We investigated the effect of T cell-dependent B cell activation on the production of IL-10 and IL-12 by peripheral blood mononuclear cells (PBMCs) obtained from patients with Graves' disease vs Hashimoto's thyroiditis, type 1 diabetes or normal controls. Incubation of PBMCs, from each of the subject groups, with a combination of anti-CD40 monoclonal antibodies and interleukin 4 (IL-4)-activated B cells, as shown by an increased level of soluble CD23. There was also a notable increase in the number of CD23+ cells in PBMCs from patients with Graves' disease as compared to the other subject groups. This combination of B cell stimulants increased production of IL-10 in PBMCs obtained from patients with Graves' disease relative to those patients with Hashimoto's thyroiditis, type 1 diabetes, or the control subjects. The production of IL-12 showed wide variation that depended on the basal IL-12 level. In subjects with a low basal IL-12 level there was a positive correlation between the production of IL-12 and that of IL-10 from PBMCs stimulated with anti-CD40 antibodies plus IL-4. On the contrary, in the patients with a high basal IL-12 level, no change or a decrease of IL-12 production was observed after the stimulation. Thus, T cell-dependent B cell activation via a CD40 pathway triggers the overproduction of IL-10 and overcome the effect of IL-12 to shift the Th1/Th2 balance to Th2 dominance in patients with Graves' disease but not in Hashimoto's thyroiditis or type 1 diabetes. (C) 2000 Academic Press.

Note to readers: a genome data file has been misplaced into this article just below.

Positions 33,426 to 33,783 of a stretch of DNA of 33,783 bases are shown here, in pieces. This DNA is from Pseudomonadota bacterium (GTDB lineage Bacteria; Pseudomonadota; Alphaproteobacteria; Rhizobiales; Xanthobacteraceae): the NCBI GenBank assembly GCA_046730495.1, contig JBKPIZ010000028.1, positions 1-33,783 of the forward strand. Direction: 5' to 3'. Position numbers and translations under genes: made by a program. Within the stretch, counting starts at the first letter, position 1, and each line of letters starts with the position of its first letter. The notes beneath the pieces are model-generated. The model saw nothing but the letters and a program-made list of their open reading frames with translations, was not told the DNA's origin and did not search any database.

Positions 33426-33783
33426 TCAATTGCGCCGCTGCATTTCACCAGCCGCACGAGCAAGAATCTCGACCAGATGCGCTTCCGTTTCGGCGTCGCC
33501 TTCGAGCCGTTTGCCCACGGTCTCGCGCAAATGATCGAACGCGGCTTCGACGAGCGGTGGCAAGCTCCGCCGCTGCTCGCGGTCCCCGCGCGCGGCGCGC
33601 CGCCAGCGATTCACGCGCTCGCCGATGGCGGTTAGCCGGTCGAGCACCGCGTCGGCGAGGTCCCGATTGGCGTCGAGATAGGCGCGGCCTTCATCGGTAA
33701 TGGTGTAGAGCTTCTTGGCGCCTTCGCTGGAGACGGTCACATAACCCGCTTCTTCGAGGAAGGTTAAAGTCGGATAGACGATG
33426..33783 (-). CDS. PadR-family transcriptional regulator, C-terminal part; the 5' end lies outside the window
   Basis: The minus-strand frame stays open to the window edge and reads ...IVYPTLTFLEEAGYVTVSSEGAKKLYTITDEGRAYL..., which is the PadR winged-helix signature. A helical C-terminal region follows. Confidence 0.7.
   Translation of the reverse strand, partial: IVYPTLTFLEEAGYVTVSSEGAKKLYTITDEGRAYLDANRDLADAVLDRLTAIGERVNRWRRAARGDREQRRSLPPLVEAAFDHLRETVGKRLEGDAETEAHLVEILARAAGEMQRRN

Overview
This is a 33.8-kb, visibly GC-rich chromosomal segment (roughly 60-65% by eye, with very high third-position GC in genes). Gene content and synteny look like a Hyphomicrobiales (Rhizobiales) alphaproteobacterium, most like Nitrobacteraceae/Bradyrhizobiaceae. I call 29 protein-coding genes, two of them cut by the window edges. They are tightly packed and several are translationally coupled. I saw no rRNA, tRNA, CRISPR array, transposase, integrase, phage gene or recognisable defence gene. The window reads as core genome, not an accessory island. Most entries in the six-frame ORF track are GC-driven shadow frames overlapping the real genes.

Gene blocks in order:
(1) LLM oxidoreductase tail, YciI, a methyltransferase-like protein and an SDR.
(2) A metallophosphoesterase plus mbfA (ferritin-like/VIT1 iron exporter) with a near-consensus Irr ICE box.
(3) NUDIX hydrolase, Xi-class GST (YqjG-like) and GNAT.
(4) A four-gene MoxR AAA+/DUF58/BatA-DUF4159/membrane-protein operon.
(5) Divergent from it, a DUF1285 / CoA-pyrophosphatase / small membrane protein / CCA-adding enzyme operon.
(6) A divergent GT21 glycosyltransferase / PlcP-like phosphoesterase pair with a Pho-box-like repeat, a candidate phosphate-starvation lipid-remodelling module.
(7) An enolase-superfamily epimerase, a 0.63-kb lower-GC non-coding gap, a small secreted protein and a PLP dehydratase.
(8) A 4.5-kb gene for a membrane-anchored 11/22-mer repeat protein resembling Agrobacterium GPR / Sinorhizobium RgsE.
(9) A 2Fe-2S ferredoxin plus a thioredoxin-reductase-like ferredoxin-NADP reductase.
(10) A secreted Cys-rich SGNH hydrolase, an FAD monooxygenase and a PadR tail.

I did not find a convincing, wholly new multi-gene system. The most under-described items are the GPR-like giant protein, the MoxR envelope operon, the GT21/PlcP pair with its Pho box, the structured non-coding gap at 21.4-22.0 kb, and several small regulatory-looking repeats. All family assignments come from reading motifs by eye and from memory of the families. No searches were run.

All Science Journal Classification (ASJC) codes
- Immunology and Allergy
- Molecular Biology